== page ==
Friday 25 February 2011: These chaps are the talk of the town
Imagine coming to Dumbarton for a wee holiday
Birds that arrive in the UK are most likely to be from Scandinavia or arctic Russia where they breed in spruce and pine trees of the Taiga. In winter, when their summer food of insects has gone, they rely on berries, and their winter distribution depends largely on the berry crops close to their breeding areas. In most years when local crops are good, they will move south and west, but not too far from the breeding areas, and only a small number will be seen in Britain. In poor berry years, large numbers of birds may move considerable distances and this is when we receive an influx in Britain. Some previous notable 'eruption' years are 1995/6, 1990/1, 1970/1 and 1965/6.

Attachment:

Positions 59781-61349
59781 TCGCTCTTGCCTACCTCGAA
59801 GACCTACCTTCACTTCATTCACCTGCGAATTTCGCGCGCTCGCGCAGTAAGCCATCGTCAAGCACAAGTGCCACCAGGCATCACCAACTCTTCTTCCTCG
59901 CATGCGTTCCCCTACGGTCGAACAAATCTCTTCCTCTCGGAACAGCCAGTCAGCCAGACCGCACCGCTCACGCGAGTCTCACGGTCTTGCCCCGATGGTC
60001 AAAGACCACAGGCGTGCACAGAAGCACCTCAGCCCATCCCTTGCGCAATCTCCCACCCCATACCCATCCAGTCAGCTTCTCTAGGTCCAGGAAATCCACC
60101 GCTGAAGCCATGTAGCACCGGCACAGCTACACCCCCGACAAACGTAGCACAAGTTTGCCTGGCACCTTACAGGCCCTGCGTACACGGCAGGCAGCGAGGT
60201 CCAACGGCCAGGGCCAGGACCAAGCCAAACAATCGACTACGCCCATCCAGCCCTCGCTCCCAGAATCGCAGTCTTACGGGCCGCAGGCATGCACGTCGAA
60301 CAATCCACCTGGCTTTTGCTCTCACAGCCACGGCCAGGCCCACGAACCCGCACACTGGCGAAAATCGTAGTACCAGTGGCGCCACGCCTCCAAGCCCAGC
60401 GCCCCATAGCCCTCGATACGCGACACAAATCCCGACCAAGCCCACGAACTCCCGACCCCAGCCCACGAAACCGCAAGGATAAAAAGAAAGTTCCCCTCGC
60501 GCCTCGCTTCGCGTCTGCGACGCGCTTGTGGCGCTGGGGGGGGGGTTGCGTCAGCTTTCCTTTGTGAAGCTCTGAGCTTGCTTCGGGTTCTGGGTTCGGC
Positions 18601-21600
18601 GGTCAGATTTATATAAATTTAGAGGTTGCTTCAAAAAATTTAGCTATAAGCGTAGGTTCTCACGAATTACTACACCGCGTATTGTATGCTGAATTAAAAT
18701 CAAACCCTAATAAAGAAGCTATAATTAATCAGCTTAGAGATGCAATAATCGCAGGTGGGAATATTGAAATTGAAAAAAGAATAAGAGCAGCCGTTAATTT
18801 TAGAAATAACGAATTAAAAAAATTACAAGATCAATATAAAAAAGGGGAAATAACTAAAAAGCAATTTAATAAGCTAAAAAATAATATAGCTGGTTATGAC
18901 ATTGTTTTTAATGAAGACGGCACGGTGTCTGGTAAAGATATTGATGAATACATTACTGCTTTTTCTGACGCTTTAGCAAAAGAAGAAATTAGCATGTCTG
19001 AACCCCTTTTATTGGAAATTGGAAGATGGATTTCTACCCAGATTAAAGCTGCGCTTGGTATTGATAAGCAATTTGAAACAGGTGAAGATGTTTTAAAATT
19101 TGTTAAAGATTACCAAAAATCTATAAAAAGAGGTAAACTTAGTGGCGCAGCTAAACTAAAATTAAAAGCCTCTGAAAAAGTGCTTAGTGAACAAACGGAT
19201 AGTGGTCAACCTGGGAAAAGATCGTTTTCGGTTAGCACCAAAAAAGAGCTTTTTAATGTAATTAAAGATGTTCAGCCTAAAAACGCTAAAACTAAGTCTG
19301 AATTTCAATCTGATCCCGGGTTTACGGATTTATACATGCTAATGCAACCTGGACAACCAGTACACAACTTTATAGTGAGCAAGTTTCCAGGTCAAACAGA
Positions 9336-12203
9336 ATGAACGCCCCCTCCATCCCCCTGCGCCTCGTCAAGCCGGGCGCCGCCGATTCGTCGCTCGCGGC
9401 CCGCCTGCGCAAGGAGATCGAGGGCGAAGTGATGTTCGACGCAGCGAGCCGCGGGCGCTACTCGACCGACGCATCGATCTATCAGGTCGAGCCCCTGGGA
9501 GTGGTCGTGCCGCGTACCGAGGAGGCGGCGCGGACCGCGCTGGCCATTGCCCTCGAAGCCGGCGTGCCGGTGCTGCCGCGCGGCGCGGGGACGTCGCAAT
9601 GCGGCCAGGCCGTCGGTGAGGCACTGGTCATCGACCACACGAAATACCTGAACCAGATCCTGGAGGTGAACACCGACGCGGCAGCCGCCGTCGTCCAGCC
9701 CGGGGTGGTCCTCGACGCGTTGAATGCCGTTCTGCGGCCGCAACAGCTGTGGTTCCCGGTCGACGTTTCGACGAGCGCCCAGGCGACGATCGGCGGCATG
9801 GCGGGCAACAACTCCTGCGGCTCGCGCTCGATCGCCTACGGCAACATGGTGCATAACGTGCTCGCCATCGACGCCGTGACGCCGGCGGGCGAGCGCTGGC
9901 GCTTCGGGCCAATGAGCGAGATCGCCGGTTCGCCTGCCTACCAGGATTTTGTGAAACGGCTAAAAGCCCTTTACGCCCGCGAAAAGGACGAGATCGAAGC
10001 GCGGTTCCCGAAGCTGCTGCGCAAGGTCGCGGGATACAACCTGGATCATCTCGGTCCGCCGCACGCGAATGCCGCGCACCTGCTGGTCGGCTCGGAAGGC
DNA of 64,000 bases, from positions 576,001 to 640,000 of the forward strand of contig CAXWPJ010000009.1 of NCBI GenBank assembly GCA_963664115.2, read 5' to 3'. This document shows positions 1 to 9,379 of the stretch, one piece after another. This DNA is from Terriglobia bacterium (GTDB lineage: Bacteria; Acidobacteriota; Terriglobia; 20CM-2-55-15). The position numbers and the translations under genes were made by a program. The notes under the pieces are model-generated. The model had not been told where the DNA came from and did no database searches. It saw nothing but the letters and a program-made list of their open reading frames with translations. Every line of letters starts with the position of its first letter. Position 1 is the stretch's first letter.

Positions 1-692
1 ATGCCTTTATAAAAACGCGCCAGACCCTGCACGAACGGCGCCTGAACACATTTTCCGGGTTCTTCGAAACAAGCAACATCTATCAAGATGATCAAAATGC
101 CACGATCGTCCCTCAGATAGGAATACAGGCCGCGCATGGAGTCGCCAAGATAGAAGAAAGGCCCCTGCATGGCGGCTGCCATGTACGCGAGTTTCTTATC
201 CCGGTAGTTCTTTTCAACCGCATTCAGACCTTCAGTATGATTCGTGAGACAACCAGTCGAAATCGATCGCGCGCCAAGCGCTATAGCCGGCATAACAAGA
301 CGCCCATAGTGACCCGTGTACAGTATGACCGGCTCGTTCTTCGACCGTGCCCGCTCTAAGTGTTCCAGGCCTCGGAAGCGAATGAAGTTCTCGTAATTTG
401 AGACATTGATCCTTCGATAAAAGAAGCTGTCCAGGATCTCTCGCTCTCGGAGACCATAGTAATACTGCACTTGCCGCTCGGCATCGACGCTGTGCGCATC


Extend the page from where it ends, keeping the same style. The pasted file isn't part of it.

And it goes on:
With the birds arriving from the Scandinavia, it is the east coasts of Scotland and England that see the highest numbers of birds. Small groups or larger flocks may start off in coastal areas, moving inland as they exhaust local berry crops. Birds are normally present in Britain from October or November through to March or early April and rarely later
They have caused quite a stir and have even been in the local paper so I thought they deserved a bigger audience